#NotOvaryActing: My Awkward First Time at the Gyno

by Jessie Brar – Follow @jessieebrar

My first time seeing my gynecologist was weird. I was 20. Still too young for a regular pap smear, but I had been experiencing severe pain during and right after my periods. I was concerned so I figured it was better to be safe than sorry. I went to the local walk-in clinic to get an emergency appointment.

I was nervous. I signed the papers, gave in my health card, and sat in the waiting room for my name to be called. I knew that no one overheard my conversation with the administrative assistant, but I felt like everyone’s eyes were on me. I felt like they could tell I was having problems in my vagina and were judging me for it. I felt ashamed. After what seemed like forever, the nurse came and got me.

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I went in and waited another eternity for a knock on the door. The doctor came in and he was a 30-something Indian male named Dr. Kumar. I was mortified. Not only was I going to have to talk about the problems I was experiencing down there, but I had to do it with an Indian male. I know I was judging a book by its cover, but he did nothing to prove me wrong.

He closed the door and sat down. He asked me routine questions like my age and what was going on. I told him about the pain and then he said…

“You’re not having sex, are you?”

He looked at me with a raised eyebrow and a harsh stare. I let him know that I was sexually active and with a “hmmph” he turned and started typing away at his computer.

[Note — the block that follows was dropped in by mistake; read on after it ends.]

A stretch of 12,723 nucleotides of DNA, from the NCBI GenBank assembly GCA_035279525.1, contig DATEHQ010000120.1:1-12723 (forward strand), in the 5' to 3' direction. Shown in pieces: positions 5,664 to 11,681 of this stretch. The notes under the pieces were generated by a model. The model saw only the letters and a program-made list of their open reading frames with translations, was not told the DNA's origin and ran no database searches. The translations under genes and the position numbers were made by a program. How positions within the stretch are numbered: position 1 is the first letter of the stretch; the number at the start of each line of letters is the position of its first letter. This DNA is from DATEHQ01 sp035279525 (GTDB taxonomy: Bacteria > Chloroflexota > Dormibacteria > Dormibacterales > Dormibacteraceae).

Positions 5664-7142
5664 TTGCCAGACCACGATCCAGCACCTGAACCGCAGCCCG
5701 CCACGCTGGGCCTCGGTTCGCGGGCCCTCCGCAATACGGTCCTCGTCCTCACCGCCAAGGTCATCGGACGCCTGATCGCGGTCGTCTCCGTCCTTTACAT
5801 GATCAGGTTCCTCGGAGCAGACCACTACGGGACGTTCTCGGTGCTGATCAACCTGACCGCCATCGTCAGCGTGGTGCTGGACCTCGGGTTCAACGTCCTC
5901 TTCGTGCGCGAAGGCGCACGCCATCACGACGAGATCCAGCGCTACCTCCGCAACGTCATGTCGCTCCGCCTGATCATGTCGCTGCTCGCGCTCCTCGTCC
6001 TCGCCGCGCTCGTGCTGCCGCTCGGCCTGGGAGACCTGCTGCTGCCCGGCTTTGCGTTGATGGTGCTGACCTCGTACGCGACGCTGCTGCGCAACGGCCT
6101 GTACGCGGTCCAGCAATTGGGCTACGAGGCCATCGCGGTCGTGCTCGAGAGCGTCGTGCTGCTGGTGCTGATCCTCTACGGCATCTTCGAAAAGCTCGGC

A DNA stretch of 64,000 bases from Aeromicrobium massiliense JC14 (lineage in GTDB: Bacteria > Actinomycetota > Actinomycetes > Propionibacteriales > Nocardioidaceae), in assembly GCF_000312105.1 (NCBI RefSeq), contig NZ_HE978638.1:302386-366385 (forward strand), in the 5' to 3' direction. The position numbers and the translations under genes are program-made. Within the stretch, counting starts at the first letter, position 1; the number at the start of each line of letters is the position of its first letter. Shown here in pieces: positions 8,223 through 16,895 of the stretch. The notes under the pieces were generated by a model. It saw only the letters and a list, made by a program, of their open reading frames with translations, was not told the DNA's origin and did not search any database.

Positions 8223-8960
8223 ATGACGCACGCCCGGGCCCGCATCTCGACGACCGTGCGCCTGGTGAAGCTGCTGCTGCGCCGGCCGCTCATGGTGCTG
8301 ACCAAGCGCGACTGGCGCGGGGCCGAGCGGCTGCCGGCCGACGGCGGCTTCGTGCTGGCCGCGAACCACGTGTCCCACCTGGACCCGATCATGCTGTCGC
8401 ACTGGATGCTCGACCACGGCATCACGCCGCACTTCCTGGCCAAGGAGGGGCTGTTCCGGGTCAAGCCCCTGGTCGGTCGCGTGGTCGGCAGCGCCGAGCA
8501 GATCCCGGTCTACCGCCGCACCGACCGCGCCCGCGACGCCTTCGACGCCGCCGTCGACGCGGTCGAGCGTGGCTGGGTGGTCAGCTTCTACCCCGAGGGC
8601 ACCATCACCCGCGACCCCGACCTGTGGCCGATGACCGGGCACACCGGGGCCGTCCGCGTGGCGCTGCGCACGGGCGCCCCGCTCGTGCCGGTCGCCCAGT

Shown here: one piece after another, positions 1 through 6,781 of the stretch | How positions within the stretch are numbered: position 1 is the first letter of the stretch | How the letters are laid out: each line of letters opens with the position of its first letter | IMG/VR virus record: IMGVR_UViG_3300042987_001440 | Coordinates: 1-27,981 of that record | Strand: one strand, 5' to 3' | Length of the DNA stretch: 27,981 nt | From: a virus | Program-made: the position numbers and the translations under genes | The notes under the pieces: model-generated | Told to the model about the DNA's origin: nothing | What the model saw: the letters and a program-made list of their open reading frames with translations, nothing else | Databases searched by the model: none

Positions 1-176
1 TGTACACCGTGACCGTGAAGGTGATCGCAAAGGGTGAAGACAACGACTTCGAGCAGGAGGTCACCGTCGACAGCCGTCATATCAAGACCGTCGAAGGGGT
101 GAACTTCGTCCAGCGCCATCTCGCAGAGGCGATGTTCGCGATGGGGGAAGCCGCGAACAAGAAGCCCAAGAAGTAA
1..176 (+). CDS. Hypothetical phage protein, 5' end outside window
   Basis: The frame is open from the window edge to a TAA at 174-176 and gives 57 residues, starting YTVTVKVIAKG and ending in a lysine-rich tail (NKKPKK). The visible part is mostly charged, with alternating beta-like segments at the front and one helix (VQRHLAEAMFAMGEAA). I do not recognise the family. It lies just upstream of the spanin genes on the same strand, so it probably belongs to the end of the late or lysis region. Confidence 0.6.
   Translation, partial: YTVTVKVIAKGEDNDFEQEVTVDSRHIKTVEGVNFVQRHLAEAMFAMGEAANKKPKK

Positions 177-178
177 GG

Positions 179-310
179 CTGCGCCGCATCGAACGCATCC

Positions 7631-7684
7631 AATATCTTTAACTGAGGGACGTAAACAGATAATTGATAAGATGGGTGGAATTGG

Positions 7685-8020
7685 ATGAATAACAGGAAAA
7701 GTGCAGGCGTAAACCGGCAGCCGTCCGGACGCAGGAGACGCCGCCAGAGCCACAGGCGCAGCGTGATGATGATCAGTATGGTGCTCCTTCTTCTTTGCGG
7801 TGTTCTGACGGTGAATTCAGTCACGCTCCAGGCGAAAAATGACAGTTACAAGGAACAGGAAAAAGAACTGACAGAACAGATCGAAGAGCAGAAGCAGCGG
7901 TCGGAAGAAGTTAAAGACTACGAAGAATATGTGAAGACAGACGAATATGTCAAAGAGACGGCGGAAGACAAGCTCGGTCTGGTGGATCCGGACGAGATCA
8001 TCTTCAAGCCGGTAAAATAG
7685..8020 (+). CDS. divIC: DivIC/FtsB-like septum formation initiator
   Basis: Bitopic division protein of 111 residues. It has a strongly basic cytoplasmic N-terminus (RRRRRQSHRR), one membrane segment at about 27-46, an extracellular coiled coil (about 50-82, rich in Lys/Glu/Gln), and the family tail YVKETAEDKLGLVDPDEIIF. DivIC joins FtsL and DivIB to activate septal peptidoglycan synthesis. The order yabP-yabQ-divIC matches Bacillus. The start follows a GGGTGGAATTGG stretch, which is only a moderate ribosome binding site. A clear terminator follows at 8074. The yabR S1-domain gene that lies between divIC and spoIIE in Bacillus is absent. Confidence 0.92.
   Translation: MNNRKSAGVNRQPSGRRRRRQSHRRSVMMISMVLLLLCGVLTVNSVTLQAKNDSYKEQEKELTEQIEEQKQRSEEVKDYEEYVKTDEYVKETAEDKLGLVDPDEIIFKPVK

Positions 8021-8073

[Read Related: Ladies, Mommies, Aunties…Can We Please Start Talking About Sex With Our Daughters?]

He told me I needed a pap smear. I had so many questions. He said,

“It’s routine. You’ll be fine, you’ve had things in there before.”

I cringed. The test happened and I ran out of there as fast as I could.

Going to a gynecologist is hard in the first place. It’s awkward and uncomfortable, especially if you’re someone like me who’s never had a sex talk or been told anything about sexual health. I’m not saying everyone’s first time is going to be this bad, but you really have to do your research.

Be sure to find a place you’re comfortable with and a person you can trust. Don’t be afraid to request a female doctor at the clinic. Do whatever makes you feel safe in such a vulnerable environment. Going to the gyno does not have to be a scary experience!

Chocolate Lover – Bollywood Dancer – Bhangra Enthusiast – Mental Health Advocate.
Jessie Brar studied psychology at Queen’s University and is currently working at a boutique recruitment firm in Toronto, Canada. Her spare time is dedicated to raising awareness about mental health through volunteering with organizations such as Jack.Org and running The Mental Health Spotlight (@TheMHSpotlight), an Instagram project dedicated to erasing stigma around mental health and mental illness in South Asian communities through the power of storytelling. In her downtime she can be found cuddled up watching/reading Harry Potter, eating Reese’s Cups, or dancing to Bollywood and Bhangra tunes in front of a mirror. 
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